Friday, 11 September 2009
Continuing on from my last posting,this one concentrates on the sanderling. This has to be my favourite of the shorebirds, an energetic little wader,which is extremely active and restless as it searches the shore for food. It often runs like a clockwork toy following the retreating waves in it's search for food. It takes food from the surface or probes in mud. Sanderlings eat small crabs,shellfish,sandhoppers and marine worms that live in mud and sand or are washed in by the tide.
The majority of sanderling that pass through the Lancashire coastline have probably bred on the high Arctic Tundra, on the closest land to the North Pole, in Siberia and Greenland. Peak numbers occur at this time of the year, some of which will winter in South Africa but some will also spend the winter months on our shores. The sanderling is a delightful bird to observe as it scurries around the beach and it can also be quite confiding at times enabling a close approach with the camera.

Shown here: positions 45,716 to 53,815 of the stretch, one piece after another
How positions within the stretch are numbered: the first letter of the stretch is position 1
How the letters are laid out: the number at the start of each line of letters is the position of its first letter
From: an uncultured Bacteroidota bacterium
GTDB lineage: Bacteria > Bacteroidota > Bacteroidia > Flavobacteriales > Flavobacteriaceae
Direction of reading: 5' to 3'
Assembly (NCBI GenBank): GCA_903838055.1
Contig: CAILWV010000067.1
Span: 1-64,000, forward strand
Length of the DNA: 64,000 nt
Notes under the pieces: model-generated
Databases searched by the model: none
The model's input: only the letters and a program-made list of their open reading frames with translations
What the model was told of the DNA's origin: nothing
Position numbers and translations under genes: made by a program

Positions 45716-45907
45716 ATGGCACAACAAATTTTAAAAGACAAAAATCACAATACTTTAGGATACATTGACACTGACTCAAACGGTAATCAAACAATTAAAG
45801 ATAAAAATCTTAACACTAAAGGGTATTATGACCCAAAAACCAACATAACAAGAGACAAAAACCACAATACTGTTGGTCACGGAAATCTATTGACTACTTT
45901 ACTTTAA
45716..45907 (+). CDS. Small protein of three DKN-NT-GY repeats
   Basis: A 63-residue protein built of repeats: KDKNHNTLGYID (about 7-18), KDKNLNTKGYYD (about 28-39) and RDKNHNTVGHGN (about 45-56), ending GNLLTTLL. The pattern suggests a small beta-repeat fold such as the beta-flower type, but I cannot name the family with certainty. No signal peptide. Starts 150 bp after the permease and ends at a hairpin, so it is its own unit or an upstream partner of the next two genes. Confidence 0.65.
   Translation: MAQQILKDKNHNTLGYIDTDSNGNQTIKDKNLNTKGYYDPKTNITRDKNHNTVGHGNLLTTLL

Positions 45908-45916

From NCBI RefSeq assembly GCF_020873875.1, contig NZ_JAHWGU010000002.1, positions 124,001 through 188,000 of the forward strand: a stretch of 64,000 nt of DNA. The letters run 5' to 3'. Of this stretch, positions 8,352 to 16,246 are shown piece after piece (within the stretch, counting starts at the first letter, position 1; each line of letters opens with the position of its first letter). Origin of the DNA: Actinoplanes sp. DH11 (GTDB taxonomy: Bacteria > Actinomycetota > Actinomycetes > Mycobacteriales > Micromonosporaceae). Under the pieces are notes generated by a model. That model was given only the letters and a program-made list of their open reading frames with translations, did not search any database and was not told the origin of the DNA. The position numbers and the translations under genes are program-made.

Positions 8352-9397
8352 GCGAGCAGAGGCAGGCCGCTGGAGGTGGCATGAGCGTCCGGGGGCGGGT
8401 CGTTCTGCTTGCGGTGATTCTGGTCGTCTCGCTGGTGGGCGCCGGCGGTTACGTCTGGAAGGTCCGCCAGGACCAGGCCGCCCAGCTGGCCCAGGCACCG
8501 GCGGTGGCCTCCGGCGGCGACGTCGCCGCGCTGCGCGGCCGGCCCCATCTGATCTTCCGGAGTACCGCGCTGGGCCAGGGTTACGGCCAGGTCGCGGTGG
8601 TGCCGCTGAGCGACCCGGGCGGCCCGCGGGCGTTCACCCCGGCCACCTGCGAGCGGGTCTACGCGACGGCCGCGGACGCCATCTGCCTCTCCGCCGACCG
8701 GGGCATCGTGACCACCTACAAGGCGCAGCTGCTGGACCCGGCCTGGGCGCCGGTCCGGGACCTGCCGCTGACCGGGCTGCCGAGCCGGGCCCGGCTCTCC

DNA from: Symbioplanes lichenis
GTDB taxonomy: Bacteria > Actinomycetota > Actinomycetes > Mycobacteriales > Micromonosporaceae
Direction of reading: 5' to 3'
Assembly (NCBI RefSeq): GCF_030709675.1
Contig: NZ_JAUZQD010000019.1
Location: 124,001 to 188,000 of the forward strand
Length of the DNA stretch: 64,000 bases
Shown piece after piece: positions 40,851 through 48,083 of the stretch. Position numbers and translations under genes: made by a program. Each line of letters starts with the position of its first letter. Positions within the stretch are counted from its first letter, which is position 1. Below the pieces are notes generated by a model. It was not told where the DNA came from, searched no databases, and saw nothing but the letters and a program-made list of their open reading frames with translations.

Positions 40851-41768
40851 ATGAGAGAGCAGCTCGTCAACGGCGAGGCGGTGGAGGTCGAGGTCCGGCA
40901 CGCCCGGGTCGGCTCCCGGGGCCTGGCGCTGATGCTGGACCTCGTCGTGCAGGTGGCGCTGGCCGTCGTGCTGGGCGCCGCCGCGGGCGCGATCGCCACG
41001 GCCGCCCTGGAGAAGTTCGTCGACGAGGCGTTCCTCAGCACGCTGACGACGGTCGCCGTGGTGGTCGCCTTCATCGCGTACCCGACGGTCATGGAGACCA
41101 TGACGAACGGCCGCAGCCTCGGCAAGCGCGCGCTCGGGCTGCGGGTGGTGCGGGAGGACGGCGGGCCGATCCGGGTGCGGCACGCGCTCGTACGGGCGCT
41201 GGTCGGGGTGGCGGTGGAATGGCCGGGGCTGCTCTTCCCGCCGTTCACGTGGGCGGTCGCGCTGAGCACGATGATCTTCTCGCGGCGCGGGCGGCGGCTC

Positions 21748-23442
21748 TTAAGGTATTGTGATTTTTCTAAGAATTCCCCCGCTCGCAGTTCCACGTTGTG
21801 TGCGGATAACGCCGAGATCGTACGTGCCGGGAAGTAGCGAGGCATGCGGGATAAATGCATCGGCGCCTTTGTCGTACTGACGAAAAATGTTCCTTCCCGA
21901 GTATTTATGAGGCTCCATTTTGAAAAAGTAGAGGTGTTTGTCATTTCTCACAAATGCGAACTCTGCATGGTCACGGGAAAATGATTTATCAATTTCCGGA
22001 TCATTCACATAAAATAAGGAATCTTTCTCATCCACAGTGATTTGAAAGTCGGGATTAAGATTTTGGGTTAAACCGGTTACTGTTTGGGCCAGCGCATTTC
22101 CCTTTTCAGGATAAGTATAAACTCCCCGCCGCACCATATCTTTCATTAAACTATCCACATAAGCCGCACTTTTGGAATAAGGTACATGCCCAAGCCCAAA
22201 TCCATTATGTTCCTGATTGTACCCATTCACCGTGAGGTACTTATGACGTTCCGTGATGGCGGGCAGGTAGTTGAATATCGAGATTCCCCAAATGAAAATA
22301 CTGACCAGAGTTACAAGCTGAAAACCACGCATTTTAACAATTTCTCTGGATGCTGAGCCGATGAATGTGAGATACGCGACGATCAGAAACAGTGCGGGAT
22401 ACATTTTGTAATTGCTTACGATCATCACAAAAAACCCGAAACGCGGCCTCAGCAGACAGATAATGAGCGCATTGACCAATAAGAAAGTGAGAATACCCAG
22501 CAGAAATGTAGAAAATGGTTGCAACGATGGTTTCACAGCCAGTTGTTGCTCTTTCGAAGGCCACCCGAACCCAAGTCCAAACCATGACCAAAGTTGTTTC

A few of my latest images are shown above, mainly of juvenile birds, fresh in from Actic breeding grounds. To obtain these images I had to approach the feeding birds carefully and get down on my knees on the wet sand. The birds were very confiding and gave me much pleasure as I watched them refuelling for their long journey to other sunny shores much further to the South.